Judges say the government does not have to publish more information on how it decides its traffic light system, after a legal challenge brought by Manchester Airport Group and five airlines failed.
Travel sector firms had been pushing in court for more transparency, arguing that decisions on which countries were on the list were not based on data.
But the High Court ruled the government had not acted unlawfully.
The traffic light system rates countries based on to their Covid risk.
The judges said that in many cases providing the detailed information requested when amber list countries changed “would impose an unreasonable burden” and “risk slowing the decision-making process”.
The legal challenge was brought by Manchester Airport Group (MAG) and Ryanair, IAG, Tui, EasyJet and Virgin Atlantic, who have all been calling for more transparency about how decisions are made.
The group of firms hit back after the judgement was handed down, describing the decision that fully-jabbed travellers returning from France still have to quarantine as “shambolic”.
“The way decisions have been taken to date has not been transparent and has created huge confusion and uncertainty for the British public,” the firms said.
They added that the US and major EU countries should be added to the UK’s green list.
“The UK has already fallen behind the EU’s reopening and our overly cautious approach to international travel will further impact our economic recovery,” the group said.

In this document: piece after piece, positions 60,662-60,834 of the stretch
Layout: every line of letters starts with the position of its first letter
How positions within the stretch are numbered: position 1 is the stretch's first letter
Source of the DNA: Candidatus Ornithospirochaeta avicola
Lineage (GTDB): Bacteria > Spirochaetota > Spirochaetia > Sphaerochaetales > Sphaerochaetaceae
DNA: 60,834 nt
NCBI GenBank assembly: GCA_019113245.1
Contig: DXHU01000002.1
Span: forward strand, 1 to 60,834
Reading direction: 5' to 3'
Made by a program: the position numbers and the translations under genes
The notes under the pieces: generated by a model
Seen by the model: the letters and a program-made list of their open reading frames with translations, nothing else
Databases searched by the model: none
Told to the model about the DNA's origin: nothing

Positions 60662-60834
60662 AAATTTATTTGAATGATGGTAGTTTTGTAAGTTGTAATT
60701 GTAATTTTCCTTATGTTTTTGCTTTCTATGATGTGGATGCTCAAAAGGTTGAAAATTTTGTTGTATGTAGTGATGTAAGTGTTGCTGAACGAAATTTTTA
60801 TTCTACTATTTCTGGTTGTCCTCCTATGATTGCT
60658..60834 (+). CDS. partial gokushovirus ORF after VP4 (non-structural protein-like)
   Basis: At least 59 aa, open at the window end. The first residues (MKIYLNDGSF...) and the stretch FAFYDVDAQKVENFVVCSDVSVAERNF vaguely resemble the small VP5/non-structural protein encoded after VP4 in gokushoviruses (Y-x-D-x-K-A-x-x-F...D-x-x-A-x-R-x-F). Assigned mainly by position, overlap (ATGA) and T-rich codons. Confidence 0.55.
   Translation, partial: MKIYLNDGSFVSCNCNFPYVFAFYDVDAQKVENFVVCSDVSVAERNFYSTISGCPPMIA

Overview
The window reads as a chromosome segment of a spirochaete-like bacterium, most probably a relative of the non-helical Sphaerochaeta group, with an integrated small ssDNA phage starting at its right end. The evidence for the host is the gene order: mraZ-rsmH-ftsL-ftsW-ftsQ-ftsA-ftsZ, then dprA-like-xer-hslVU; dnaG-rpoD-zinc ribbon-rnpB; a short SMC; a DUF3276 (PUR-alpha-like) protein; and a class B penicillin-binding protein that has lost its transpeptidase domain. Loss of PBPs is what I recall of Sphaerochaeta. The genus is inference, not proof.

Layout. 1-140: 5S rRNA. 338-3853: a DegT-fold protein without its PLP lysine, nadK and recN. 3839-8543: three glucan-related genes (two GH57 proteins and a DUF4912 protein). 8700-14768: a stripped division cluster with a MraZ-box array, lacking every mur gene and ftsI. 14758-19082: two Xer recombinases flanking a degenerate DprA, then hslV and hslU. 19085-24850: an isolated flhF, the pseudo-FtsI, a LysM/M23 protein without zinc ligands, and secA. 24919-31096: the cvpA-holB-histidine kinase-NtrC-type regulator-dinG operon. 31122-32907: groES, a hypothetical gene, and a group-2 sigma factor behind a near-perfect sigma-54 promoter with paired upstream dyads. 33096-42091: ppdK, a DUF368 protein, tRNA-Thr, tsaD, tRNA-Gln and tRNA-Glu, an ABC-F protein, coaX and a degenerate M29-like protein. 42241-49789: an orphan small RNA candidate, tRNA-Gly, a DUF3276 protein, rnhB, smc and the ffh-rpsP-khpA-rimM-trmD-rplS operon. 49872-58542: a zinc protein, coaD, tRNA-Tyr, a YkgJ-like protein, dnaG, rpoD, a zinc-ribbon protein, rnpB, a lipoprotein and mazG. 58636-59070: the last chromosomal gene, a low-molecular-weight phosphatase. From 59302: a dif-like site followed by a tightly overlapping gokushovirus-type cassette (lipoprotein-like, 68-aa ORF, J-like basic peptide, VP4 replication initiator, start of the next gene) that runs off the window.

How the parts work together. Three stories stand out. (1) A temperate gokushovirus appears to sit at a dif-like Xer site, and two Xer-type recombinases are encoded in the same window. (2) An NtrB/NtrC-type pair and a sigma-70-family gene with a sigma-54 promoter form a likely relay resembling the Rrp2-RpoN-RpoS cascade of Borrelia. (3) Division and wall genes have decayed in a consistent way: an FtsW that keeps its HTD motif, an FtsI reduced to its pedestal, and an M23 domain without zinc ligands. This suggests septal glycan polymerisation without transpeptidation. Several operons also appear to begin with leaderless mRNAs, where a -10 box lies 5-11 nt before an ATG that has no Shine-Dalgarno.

The companies had been calling for more information about how the government decides which countries qualify for the green list of safe places to visit amid the pandemic.
They had criticised the traffic light system, arguing that decisions were not based on data, and saying last minute changes had hurt bookings.
While the judges accepted part of the group’s argument, the government will not have to disclose more information on how it reaches decisions over its travel rules.
Lord Justice Lewis and Mr Justice Swift accepted that if the Transport Secretary had to give more detail on decisions by law, it “may risk jeopardising the supply of information to HM government from overseas governments and organisations”.
They left the decision on whether to reveal more information about how countries are divided into red, amber, and green to the government.
Ministers had said previously that the system “cautiously manages the risk of new variants”.